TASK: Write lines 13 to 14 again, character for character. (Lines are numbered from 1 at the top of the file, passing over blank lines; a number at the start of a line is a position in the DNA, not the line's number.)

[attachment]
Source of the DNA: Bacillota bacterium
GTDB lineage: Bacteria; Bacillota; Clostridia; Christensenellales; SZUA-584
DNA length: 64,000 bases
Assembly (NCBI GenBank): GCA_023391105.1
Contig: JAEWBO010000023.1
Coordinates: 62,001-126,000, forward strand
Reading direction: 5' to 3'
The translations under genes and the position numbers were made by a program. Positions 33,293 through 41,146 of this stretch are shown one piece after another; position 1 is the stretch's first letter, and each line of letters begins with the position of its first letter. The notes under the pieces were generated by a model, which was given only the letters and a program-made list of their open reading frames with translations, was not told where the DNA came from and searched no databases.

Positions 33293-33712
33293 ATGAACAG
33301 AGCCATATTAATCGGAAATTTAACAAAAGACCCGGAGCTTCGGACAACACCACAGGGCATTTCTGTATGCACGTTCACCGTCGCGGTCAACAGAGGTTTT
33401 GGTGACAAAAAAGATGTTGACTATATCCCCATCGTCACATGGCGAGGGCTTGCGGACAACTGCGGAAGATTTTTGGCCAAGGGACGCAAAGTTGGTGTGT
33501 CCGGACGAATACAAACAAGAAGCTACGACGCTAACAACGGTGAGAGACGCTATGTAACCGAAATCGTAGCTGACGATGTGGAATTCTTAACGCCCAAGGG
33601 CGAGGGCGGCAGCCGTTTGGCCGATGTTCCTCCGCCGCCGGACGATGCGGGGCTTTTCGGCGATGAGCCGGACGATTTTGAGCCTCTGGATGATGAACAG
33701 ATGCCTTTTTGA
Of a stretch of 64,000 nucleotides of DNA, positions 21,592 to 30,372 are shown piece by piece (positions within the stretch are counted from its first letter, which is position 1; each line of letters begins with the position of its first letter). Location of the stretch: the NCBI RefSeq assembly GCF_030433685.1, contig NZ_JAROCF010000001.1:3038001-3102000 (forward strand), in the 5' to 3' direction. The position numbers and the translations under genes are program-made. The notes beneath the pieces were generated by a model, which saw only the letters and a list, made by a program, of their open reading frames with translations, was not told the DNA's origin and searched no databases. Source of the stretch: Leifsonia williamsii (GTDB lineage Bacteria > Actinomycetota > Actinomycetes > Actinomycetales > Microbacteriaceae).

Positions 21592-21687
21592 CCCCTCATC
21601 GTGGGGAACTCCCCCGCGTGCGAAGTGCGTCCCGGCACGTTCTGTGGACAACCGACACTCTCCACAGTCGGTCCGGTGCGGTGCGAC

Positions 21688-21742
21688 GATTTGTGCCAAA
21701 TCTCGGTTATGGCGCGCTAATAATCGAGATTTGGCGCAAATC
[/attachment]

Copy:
33501 CCGGACGAATACAAACAAGAAGCTACGACGCTAACAACGGTGAGAGACGCTATGTAACCGAAATCGTAGCTGACGATGTGGAATTCTTAACGCCCAAGGG
33601 CGAGGGCGGCAGCCGTTTGGCCGATGTTCCTCCGCCGCCGGACGATGCGGGGCTTTTCGGCGATGAGCCGGACGATTTTGAGCCTCTGGATGATGAACAG